Born in Port Arthur in 1928, Viljo 'Joe' Wirkkunen would go on to leave his mark on the international hockey scene and contribute to the development of hockey in his hometown.
Developing a love of hockey while a young boy, his ability to pursue the game as a player was cut short when, at the age of 12, he contracted polio. Told he may never walk again, he took on the challenge to regain his strength and his determination paid off. Through extensive exercise and walking, he went on to win walkathons and remain active in sports such as baseball, curling and golf throughout much of his life.
Wanting to stay involved in hockey, he became a technician of the game, serving as a referee and coach in the Port Arthur minor hockey program during the 1940s. In the early 1950s Finland was searching for a Finnish speaking instructor with knowledge of the Canadian ice hockey system. Port Arthur resident Frank Sargent, who was a former President of the Canadian Amateur Hockey Association, sought suggestions from the local hockey community, and Joe's name was recommended. Travelling to Finland in 1951 he gave lectures and ran hockey clinics and helped the National Team prepare for the 1952 Olympics in Oslo.
Returning to Finland as Head Coach of the National Team in 1959, he became the first non-Finnish born person appointed to that position. Taking teams to the 1960 and 1964 Olympics and 4 World Championships, he led Finland to the 1962 European Championship silver medal, the best showing by any Finnish team up to that point.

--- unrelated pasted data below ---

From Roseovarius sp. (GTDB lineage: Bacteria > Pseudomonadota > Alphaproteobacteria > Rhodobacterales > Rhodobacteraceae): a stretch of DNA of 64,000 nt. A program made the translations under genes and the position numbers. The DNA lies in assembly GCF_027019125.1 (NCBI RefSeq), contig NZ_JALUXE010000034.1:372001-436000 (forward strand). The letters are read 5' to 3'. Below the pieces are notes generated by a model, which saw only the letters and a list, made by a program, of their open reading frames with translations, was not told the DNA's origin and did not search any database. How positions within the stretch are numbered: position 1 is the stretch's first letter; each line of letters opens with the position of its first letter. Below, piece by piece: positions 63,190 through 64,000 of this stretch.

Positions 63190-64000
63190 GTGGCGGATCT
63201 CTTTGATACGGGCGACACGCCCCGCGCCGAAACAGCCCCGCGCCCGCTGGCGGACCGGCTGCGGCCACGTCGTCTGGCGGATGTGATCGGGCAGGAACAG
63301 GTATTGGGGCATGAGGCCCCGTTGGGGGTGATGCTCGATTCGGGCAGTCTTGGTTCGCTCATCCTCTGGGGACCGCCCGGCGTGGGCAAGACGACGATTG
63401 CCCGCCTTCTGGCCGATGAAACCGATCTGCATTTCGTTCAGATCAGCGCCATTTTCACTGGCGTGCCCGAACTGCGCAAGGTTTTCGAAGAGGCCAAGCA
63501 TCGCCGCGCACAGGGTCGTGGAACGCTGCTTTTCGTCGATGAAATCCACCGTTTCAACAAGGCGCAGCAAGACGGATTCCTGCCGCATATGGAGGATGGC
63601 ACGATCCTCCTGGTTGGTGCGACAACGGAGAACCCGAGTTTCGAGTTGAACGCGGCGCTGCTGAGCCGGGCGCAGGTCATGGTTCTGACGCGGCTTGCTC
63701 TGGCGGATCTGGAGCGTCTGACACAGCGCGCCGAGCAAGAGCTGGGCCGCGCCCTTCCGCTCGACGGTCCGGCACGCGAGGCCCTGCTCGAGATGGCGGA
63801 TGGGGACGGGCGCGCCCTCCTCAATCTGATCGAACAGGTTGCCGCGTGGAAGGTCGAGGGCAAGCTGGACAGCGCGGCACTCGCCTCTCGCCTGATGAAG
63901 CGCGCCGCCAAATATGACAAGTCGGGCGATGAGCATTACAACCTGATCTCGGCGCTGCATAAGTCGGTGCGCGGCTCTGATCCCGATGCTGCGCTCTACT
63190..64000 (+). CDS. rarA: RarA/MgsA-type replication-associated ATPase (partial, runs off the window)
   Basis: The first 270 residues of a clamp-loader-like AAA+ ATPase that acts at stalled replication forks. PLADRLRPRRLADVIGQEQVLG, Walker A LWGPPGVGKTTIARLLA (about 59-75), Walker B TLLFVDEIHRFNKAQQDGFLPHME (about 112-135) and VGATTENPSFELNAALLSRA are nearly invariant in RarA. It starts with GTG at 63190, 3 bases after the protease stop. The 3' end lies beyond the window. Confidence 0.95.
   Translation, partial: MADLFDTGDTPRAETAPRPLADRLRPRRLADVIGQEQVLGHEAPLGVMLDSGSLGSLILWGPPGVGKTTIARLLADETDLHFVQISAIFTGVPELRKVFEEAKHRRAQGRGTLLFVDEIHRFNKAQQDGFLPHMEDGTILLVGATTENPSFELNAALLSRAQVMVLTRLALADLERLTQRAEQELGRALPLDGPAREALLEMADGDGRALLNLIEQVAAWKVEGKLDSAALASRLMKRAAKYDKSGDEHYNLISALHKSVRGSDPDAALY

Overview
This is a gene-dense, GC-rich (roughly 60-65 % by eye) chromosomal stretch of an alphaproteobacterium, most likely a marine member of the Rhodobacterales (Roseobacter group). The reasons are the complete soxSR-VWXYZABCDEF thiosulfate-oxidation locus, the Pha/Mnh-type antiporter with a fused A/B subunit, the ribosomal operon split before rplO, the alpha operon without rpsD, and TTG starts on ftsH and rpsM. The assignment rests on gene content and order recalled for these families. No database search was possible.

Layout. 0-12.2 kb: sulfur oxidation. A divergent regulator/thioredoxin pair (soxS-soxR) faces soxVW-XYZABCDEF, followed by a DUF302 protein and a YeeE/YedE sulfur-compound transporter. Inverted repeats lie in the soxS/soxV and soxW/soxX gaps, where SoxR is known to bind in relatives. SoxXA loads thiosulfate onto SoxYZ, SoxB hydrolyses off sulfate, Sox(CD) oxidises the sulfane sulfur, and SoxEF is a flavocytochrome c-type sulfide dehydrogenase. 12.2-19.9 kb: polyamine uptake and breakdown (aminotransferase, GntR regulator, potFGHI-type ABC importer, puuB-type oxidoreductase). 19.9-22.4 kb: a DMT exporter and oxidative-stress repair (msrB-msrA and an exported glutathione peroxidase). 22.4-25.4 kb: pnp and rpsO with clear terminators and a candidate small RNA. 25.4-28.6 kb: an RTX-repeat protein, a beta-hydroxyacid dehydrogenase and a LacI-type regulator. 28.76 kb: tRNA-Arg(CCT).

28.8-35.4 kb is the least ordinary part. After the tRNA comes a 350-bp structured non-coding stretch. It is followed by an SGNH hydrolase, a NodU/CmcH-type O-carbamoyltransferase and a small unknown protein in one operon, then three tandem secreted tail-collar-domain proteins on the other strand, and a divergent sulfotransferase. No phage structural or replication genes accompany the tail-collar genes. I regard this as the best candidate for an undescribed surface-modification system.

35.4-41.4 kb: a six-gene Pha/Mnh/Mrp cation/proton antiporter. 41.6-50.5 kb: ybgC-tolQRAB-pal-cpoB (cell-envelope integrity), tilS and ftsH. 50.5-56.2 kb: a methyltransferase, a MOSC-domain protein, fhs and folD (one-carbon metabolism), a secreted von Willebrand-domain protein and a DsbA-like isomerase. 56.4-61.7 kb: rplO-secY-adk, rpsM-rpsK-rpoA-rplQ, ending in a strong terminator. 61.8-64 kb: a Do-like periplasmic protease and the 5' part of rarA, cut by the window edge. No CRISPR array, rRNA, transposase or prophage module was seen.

In addition to his coaching duties, he also wrote three instructional books in Finnish for coaches and players. Finishing up his head coaching duties in 1966, he was often called upon to travel with the team to various competitions throughout the 1970s. Credited with laying the foundation upon which their nation built a strong hockey program, the Finnish government awarded Joe the Silver Medal for Merit in Sport in 1978. In 1985 he was amongst the first slate of individuals inducted into the Finnish Hockey Hall of Fame.
This builder of sport, who passed away in 1986, also contributed his talents to the hockey programs of Thunder Bay, serving as the first coach of the Thunder Bay Twins and as a coach in the Port Arthur Minor Hockey league during the 1980s, marking over 40 years of involvement in the game of hockey.
Inducted into the Northwestern Ontario Sports Hall of Fame, September 27, 2008